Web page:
Tuesday, April 16, 2013

When are things outdated?

As regular readers of Ad Aged know, I am an inveterate reader. Among my favorite books are "Gilgamesh," written over 3,000 years ago, "Don Quixote," written about 600 years ago and "King Solomon's Mines" written about 100 years ago.

I realize most people haven't read such things, but if you follow the current shibboleth about "story-telling," you'd be doing yourself a favor if you picked them up. They are riveting adventures filled with deep human truths.

And here's the thing.

They are forever. And they are universal.

They are not and never will be outdated.

Two nights ago my wife and I saw a wonderful play in Wellington on the recommendation of the wonderful Terry Levenberg of Auckland. It was called the "Guru of Chai," and it was the story of a poor Indian street vendor and an important Indian law-enforcement official.

The story was based on a centuries-old Hindu myth, but was recast in modern India. I sat and watched and could only think the story sounded like an early 20th Century Russian folktale--something by Sholem Alechim or Isaac Singer. In fact, the official's name--Punchkin--even sounded Russian-Jewish serio-comic to me.

When things are smart, when things are real and human, they do not get old. Mondrian has not aged. Nor has el Greco. Chaucer or Shakespeare.

Of course, forms of expression and language go in and out of style.

That's to be expected.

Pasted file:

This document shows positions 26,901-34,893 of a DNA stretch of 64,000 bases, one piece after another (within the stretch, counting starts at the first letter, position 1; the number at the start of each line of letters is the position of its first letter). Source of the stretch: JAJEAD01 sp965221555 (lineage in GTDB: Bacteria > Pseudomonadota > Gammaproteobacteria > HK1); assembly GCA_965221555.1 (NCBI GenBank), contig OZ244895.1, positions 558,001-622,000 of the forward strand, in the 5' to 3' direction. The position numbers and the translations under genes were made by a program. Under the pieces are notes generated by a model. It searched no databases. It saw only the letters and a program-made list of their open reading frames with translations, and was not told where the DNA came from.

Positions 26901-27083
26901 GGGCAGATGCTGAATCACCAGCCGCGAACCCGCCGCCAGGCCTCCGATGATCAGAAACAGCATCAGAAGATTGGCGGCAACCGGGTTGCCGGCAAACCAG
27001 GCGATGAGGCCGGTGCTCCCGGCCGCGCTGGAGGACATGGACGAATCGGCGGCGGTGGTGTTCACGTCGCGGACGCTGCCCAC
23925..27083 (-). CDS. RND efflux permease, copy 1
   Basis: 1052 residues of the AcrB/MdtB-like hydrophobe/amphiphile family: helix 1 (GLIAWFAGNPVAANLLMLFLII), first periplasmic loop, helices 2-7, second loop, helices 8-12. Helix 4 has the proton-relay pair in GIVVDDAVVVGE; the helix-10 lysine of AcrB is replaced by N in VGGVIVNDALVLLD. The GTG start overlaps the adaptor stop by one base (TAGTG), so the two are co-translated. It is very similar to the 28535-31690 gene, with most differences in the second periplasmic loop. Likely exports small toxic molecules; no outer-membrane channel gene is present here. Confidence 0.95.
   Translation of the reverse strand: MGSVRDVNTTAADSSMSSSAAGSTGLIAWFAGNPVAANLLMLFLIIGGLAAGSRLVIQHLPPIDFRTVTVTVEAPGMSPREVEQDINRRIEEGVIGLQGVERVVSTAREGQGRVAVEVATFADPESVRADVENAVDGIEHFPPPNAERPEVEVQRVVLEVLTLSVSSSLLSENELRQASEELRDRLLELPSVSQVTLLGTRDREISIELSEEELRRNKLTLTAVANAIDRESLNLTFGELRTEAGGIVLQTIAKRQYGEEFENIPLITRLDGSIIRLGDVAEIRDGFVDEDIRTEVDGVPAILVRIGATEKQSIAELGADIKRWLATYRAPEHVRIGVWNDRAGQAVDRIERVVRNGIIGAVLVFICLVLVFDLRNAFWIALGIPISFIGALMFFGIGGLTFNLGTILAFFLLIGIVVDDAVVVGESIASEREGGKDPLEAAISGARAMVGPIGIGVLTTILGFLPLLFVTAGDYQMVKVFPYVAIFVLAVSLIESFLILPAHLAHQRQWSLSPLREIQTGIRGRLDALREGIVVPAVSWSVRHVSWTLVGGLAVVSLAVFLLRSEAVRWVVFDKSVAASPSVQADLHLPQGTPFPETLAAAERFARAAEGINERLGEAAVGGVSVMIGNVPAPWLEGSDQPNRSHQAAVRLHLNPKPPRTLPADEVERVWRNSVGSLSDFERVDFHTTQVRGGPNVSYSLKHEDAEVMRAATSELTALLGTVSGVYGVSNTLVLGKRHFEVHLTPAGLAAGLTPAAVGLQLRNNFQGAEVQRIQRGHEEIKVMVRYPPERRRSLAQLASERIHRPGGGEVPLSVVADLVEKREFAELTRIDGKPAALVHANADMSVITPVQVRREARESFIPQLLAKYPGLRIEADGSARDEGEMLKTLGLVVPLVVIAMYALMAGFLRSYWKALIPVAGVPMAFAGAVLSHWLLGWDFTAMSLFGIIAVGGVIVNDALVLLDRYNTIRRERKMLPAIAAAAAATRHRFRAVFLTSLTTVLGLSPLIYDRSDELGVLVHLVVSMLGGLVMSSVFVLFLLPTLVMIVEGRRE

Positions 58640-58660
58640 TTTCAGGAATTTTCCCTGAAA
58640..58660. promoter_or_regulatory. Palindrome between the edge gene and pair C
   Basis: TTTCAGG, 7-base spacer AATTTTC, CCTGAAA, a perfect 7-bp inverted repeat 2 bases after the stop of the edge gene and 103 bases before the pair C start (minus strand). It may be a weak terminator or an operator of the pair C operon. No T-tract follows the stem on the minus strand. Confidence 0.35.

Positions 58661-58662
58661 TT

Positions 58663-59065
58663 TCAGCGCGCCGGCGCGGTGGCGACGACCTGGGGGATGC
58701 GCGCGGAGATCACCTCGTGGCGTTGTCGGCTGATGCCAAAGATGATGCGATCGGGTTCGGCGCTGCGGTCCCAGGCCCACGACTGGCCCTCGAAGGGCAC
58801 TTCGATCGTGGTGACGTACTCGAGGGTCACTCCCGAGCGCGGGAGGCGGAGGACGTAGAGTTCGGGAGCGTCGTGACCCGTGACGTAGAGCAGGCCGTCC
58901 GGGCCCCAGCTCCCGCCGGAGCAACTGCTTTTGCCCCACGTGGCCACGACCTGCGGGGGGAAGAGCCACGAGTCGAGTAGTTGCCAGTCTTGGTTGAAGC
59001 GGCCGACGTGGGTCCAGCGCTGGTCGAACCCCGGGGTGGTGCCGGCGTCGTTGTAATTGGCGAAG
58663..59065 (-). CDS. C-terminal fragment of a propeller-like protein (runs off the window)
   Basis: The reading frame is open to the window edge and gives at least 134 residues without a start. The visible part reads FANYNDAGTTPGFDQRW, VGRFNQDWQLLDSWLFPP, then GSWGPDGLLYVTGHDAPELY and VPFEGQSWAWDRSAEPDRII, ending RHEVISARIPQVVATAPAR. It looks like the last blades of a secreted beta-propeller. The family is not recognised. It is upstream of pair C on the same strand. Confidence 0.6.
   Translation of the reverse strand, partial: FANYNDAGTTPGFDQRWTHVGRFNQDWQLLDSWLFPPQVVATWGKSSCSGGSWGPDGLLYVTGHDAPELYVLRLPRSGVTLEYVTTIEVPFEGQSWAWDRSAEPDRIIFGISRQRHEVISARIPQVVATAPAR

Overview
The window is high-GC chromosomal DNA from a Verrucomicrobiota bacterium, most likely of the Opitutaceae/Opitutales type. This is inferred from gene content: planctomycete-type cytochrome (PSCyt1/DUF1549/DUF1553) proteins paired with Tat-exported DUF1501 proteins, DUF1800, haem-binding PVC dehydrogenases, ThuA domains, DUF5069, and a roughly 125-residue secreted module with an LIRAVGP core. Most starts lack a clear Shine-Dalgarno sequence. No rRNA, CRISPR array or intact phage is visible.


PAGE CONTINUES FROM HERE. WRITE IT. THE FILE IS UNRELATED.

But real essence stays true.



Philip said...

I have often wondered why Hollywood hasn't made a big budget version of Gilgamesh yet? Or Anabasis for that matter. They're riveting, profound stories, and the CGI could be awesome in the right hands.

Hmm. Might have to talk to Peter Jackson about that.

Anonymous said...

AGreed but don't become a "read this or you're a fool". It could equally apply to The Upanishads, Joyce's Ulysses or any Racine play.

Intellectual pursuits, yes. Curmudgeonly snide, no.

You're best when off the bully pulpit

James Jeffries

Anonymous said...

Profiles of the great men of advertising always remind me of Shelley's Ozymandias.

"Look on my works, ye Mighty, and despair!"


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KL said...

Some of Mondrian's works look like circuit boards.
Weird example - I went to an Amish quilt museum. Women in the 1800-1900's with a third grade education working by candlelight with needles they had to resharpen, and some of it looked like it had been computer generated and should be hanging in the Guggenheim.